Sharpton's involvement, along with the involvement of the Rev. Jesse Jackson, Brown said, created "an easy excuse for those who didn't want to grapple with the complicated layers of this issue, to just point at Al Sharpton and Jesse Jackson and say, 'It's their fault.'"

Media critic Susan Douglas, a professor of communications at the University of Michigan, agreed that Sharpton may have gotten more attention than his role merited.

"The public face of this story might look like it was Al Sharpton," she said, and at least for a few days that might have been true, due in large part to Imus' Monday appearance on Sharpton's radio show. But even there, she said it was Imus' own words, not Sharpton, that inflamed the story.

"When he said, 'I can't win with you people,' he was finished," Douglas said.

Posted by: Anonymous | April 14, 2007 11:02 AM | Report abuse

"I work the for the fed gov, in a manner of speaking" = Beltway Bandit.

Feed at the Federal trough and then complain about the ranch hand that provides the food.

Posted by: Anonymous | April 14, 2007 11:01 AM | Report abuse

The recent scandal surrounding the Justice Department's firing of several US attorneys has inadvertently revealed the dangerous influence the religious right wields over the current administration. While the media is focused on the political firings of these attorneys, the connection between the administration and Pat Robertson's Regent University -- which has seen over 150 graduates hired by the Bush administration in recent years -- is a more worrisome reality.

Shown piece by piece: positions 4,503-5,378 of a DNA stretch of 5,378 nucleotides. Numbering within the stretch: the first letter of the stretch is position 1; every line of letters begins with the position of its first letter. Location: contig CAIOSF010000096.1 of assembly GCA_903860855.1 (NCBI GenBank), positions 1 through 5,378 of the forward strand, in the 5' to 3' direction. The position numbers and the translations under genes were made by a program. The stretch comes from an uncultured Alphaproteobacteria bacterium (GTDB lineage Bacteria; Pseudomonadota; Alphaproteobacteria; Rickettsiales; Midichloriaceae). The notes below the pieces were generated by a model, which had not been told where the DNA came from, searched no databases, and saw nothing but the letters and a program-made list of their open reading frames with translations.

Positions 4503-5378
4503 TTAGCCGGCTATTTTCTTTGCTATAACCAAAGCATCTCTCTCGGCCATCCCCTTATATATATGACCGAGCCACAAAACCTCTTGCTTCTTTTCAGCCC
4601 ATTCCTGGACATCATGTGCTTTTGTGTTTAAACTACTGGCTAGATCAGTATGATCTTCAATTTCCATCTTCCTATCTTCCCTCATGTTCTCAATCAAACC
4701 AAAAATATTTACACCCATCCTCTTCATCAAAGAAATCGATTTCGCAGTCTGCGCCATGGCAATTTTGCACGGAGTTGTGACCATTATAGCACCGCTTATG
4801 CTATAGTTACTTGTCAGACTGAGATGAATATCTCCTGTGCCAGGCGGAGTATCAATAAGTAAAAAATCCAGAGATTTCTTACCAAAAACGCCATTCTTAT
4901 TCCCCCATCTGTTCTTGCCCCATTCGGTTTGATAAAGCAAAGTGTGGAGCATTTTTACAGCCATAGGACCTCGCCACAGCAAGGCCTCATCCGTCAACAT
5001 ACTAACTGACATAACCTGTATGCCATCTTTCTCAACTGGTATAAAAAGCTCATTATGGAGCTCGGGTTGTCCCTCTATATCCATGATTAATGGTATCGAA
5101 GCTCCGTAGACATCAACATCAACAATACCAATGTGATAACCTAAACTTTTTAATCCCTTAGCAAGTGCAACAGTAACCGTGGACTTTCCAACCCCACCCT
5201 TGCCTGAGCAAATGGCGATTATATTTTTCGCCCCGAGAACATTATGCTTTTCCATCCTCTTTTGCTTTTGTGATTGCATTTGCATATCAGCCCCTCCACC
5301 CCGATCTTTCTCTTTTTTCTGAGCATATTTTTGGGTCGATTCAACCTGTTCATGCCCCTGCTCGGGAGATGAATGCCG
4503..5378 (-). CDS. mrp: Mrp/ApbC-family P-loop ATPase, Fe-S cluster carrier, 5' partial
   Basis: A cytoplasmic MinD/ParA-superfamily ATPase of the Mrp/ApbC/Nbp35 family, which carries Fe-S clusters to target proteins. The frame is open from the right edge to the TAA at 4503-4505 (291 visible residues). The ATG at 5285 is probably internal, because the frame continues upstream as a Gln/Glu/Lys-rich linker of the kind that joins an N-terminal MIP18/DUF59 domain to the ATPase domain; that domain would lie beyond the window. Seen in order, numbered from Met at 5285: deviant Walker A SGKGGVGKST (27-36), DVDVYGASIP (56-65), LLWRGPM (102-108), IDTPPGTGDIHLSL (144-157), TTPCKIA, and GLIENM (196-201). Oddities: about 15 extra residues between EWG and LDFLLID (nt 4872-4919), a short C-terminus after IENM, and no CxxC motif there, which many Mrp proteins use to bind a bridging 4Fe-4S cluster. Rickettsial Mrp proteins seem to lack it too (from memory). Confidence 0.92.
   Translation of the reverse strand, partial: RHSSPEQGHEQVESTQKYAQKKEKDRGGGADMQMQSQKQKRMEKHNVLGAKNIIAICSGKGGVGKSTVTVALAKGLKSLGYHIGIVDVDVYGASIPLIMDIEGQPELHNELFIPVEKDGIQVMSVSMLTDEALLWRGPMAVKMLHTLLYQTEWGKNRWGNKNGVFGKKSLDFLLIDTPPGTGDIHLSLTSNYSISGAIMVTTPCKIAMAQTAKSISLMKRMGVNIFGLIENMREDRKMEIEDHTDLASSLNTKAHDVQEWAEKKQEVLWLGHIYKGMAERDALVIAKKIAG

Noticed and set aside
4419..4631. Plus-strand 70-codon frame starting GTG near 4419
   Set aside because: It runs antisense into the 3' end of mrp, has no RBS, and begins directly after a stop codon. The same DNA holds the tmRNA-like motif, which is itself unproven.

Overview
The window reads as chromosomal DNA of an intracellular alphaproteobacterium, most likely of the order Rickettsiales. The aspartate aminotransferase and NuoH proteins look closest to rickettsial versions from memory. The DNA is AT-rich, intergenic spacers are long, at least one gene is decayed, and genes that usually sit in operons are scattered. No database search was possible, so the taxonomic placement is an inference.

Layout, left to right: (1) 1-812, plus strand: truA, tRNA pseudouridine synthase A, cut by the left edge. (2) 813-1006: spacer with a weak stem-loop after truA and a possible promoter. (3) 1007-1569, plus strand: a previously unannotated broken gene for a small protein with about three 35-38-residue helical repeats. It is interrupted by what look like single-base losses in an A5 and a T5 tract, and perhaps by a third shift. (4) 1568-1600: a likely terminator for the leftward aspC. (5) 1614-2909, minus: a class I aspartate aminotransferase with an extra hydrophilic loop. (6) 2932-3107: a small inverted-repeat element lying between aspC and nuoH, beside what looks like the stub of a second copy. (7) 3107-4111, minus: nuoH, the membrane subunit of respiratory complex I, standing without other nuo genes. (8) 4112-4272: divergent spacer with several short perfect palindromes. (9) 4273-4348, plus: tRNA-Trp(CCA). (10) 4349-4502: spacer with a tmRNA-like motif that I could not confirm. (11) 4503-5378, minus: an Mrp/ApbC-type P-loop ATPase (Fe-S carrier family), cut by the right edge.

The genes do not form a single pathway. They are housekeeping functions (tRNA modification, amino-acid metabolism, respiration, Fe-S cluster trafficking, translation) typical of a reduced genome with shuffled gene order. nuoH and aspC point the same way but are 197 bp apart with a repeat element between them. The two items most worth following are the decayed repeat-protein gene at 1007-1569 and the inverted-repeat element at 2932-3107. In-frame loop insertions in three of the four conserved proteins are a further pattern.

These extremists have long sought to merge their ideology with government policy, a reality that we understand all too well. And this serious threat to democracy has received little attention from mainstream media.

The infiltration of the federal government by large numbers of people seeking to impose a religious agenda -- which is very different from simply being people of faith -- is one of the most important stories of the last six years. It's also a story that tends to go underreported, perhaps because journalists are afraid of sounding like conspiracy theorists. But this conspiracy is no theory. Think of it -- 150 graduates from a single school, new, and best known for mediocricy.

Imagine if 150 Jews or Muslims from a single religious school were installed at Justice. What would you think then?

Posted by: Anonymous | April 14, 2007 10:59 AM | Report abuse

'There is a great debate in the 2008 campaign.

On one side stands the John McCain of the New Hampshire primary of 2000 advocating integrity in politics, religious tolerance, and mutual respect across the aisles in Congress.